THE BLOG
08/20/2007 12:39 pm ET | Updated May 25, 2011

Coal Myths

A little while back I praised Senate Majority Leader Harry Reid (D-Nev.) for opposing new coal plants in his home state. Now he's clarified his position: he opposes new coal plants anywhere in the world. Word.

One grumpy note. Look at this:

Michael Yackira, president and chief executive officer of Sierra Pacific Resources, said his company "respectfully disagrees" with Reid's position. His company is seeking approval to build one of the plants.

"We believe what we'll be building is the cleanest coal-fired plant in the world" because of new technology, Yackira said.

"We must also have fossil fuel plants for reliability because wind and solar power is variable. We need all sorts of energy supplies to meet the needs of our customers," he added.

Here we have -- unchallenged by an opposing perspective -- two common myths propagated by the coal industry:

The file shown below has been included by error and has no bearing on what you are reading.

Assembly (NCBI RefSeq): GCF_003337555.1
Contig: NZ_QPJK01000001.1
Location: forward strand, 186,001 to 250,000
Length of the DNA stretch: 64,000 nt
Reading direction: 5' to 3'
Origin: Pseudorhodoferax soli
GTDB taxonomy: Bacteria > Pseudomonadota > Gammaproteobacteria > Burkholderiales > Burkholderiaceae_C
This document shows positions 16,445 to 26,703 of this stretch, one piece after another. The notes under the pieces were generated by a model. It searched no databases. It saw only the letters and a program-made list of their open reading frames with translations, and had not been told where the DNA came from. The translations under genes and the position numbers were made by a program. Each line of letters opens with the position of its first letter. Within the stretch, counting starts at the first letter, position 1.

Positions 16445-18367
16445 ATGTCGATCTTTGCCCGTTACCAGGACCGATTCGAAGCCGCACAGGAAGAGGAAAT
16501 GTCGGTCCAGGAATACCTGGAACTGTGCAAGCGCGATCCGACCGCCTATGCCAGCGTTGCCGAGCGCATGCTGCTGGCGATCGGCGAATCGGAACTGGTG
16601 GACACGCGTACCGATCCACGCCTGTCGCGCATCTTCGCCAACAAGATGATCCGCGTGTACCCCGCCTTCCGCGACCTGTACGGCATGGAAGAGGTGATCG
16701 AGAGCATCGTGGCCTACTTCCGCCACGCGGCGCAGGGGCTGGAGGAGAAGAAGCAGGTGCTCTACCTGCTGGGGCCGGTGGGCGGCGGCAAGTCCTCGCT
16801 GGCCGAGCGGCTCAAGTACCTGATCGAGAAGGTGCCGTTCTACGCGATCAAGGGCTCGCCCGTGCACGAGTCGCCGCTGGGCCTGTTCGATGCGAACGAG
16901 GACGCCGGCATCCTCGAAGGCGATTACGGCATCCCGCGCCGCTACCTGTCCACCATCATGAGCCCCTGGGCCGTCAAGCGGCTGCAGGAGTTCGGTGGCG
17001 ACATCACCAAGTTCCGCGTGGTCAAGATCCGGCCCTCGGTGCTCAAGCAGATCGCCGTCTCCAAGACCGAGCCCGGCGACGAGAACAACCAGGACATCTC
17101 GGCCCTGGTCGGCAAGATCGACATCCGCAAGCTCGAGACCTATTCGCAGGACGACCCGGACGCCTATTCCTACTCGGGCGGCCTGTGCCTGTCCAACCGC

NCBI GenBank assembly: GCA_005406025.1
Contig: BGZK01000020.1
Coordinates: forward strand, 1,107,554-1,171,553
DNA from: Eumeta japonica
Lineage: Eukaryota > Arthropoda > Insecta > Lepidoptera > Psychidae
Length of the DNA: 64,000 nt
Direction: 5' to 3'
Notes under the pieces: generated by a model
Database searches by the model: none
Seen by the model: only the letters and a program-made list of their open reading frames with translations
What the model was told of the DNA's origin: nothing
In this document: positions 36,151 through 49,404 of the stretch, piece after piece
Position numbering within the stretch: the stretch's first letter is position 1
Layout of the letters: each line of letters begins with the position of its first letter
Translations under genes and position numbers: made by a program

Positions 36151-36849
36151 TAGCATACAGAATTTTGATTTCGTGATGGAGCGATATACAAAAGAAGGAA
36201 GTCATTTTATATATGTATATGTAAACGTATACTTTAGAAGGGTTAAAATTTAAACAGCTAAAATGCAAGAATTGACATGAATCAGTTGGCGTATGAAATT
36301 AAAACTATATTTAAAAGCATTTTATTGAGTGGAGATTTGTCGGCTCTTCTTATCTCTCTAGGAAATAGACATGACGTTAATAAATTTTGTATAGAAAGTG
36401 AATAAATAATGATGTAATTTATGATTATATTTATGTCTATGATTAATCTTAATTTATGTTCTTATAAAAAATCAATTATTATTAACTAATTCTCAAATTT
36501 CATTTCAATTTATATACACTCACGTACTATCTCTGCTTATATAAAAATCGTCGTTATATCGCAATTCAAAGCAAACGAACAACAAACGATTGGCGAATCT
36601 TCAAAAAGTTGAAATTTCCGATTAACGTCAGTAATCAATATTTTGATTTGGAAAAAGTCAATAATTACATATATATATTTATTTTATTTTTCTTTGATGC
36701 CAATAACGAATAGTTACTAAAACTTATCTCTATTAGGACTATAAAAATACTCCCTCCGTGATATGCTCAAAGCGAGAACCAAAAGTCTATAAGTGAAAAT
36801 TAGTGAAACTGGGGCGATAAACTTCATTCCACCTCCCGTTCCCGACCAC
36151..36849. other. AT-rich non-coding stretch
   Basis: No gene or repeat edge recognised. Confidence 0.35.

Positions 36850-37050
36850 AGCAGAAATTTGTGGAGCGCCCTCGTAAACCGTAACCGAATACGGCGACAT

1. Coal is cheap and new technology can make it clean! Left unstated: once you add the new technology to make it "clean," it is no longer cheap. (For more on this, see Sean.)

2. Wind and solar are variable so we have to build new coal plants. Left unstated:

  • Wind and solar could provide a much higher percentage of our electricity before variability negatively affects baseload capacity. This problem, insofar as it is a problem, is way off in the future and has nothing to do with what kind of incremental power we need to add to the grid today.
  • The more wind and solar you build, the less variability is a problem; the wind is almost always blowing and the sun almost always shining somewhere.
  • Dozens of solutions have been proposed for the variability problem: long-distance transmission lines, smart-grids, large-scale energy storage, V2G systems. They all exist in varying states of development. If magic future technology can make coal clean, why can't magic future technology render variability irrelevant?

There is no ecologically or economically sound case for building lots of new coal plants. It's a quick, easy buck for some large corporations -- that's it. It screws the rest of us and our descendants.

No more new coal. Period.

This post first appeared on grist.org.